An endearing documentary about a taxi driver’s wedding in Dharamsala – home to the Dalai Lama – in the foothills of one of the world’s most famous mountain ranges
Take any hit Bollywood movie or Hindi daily soap, and you know it revolves around a wedding or two. Reality shows too have used this formula time and again, whether for a Rakhi Ka Swayamvar or a show like Band Baaja Bride.
It’s not surprising then that Ritu Sarin and Tenzing Sonam’s documentary on the wedding of Hari Desh, their local taxi driver in Dharamsala, gathered a lot of curiosity. But what is it that makes When Hari Got Married so appealing to audiences who are not accustomed to watching this format of filmmaking?
What the film is about
It’s the treatment. When Hari Got Married begins with Hari talking to Suman, his bride-to-be on his mobile phone. They have been engaged for two years, having said ‘yes’ without even seeing each other. And yet, there is excitement in their hearts.
Much of the film’s shots have been taken in Hari’s taxi, just as he is driving it. (He was even caught by a daroga who didn’t quite look like a traffic cop.) Hari is very comfortable on camera, almost as if he is the hero of a film. He also comes across as intelligent and very aware, an aspect of his personality that is most likely enhanced because of his access to television, mobile phones and foreign tourists in the hilly town of Dharamsala.
In fact, the entire Desh family is comfortable with a video camera being thrust into their homes, their wedding prep, their private conversations, their family history and finally, the wedding. This was possible because Sarin and Sonam have known the family for 18 years – Hari was just 16 when Sarin first met him. This helped the Deshes really let go of their inhibitions, adding an easy charm to the film.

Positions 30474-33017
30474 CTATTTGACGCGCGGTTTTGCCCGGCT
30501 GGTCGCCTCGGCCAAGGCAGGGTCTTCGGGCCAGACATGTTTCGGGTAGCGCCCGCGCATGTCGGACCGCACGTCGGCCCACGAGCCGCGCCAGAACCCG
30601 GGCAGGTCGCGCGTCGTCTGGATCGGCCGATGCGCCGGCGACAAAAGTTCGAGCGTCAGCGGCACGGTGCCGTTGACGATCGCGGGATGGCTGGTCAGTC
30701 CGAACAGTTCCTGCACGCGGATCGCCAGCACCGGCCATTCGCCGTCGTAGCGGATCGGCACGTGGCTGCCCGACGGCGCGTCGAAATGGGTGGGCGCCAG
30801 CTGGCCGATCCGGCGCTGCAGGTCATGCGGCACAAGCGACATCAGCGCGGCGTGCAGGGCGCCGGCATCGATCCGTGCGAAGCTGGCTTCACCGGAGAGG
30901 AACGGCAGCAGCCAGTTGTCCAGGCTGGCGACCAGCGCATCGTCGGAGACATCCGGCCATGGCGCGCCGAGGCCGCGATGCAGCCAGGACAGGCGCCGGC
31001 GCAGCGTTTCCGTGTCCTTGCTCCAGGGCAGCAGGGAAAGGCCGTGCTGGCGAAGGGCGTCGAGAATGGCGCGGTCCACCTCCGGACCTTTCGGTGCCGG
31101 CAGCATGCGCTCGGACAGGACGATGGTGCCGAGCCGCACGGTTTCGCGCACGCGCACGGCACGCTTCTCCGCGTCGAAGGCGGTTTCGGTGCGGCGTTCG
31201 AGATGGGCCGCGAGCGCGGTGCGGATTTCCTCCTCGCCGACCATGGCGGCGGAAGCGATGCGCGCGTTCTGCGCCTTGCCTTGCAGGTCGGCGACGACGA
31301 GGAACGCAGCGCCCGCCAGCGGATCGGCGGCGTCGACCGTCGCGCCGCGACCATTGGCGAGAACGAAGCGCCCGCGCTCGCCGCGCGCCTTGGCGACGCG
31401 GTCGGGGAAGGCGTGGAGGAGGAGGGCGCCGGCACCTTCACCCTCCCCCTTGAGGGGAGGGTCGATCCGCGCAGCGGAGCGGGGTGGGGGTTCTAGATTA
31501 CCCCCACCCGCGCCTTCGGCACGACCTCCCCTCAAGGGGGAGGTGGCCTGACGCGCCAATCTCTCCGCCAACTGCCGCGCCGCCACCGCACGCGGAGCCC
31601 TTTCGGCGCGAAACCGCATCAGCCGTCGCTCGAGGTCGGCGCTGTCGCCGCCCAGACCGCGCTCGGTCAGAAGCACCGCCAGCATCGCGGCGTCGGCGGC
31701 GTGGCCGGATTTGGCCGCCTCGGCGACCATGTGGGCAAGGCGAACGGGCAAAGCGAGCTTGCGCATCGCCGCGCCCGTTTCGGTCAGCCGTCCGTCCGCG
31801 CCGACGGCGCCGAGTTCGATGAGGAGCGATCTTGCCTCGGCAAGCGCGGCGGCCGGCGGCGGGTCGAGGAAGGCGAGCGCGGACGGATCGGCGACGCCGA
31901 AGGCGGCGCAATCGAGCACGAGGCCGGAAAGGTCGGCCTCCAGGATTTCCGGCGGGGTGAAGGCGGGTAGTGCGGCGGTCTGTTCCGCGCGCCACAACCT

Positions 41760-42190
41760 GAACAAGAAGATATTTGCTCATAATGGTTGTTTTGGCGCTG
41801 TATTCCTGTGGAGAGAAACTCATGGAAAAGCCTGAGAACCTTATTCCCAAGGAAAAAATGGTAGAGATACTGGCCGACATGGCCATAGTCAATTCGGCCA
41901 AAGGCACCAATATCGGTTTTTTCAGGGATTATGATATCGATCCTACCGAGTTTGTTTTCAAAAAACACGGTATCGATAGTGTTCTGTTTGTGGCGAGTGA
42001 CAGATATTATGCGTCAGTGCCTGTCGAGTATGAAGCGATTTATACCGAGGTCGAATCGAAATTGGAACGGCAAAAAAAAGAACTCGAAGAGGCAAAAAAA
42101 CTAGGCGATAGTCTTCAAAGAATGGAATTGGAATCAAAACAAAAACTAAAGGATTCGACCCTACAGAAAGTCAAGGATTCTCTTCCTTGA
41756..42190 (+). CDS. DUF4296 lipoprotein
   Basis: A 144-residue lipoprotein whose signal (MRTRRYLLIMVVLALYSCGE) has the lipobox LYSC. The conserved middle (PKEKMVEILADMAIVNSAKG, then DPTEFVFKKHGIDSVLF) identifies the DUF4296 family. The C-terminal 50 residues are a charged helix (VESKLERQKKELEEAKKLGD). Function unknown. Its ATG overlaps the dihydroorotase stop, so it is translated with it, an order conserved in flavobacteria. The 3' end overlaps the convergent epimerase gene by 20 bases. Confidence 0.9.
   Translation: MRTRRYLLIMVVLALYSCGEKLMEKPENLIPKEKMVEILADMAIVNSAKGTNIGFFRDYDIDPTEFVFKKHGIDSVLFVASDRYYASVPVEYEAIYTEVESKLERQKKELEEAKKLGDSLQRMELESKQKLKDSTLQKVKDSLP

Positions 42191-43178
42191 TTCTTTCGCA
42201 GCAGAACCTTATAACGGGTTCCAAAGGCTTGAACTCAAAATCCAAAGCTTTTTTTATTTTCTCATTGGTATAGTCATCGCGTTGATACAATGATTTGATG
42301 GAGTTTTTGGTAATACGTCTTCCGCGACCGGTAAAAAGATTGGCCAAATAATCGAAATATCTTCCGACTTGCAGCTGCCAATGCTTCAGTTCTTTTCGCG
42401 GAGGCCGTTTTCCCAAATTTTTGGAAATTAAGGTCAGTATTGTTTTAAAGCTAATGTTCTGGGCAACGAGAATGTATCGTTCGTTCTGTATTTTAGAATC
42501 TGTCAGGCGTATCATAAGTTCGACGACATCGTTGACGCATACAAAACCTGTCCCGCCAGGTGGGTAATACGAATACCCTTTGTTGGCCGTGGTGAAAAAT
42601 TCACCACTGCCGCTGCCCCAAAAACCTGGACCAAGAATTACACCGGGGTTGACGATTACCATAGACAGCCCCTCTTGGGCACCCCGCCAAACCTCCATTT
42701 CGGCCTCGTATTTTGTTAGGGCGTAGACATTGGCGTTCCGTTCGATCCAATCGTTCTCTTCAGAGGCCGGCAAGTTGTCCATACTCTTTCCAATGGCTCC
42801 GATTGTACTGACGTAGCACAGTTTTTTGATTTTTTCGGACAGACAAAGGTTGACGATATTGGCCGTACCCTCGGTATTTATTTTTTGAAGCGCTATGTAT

The story follows a pre- and post-wedding format for the beginning and middle, and ends a year later with a little bundle of joy in the couple’s arms. The end also shows how Hari and Suman have grown to love each other, thereby denoting the success of yet another traditionally arranged Indian marriage.
The directors have cleverly merged various aspects into the proceedings, like life in Dharamsala (the village, the Tibetans, the tourists), the impact of technology and communication on the mindset of the villagers towards the girl child and women, the changing village economy, and more.
So the movie is not just about a wedding, but also about Hari’s life. For entertainment, there’s his sense of humour, his tuta-futa English, his frankness. For sob value, there’s the girl’s bidaai with rona-dhona that’s bound to give you moist eyes in spite of yourself, and also Hari’s story (his mom passed away when he was a toddler, his dad’s sacrifices, his own progress).
When Hari Got Married is the great Indian wedding story, all right. But it’s not like a full-on masala Bollywood film. Neither is it a boring documentary or sluggish travel channel feature. It’s a real-life story that is engaging enough for you to sit through the entire one-and-a-half hours, and applaud. It’s nicely packaged and not overly refined – just like the bride’s (thankfully) minimal facial makeup!
Reviewed by Shweta Parande
**** Very good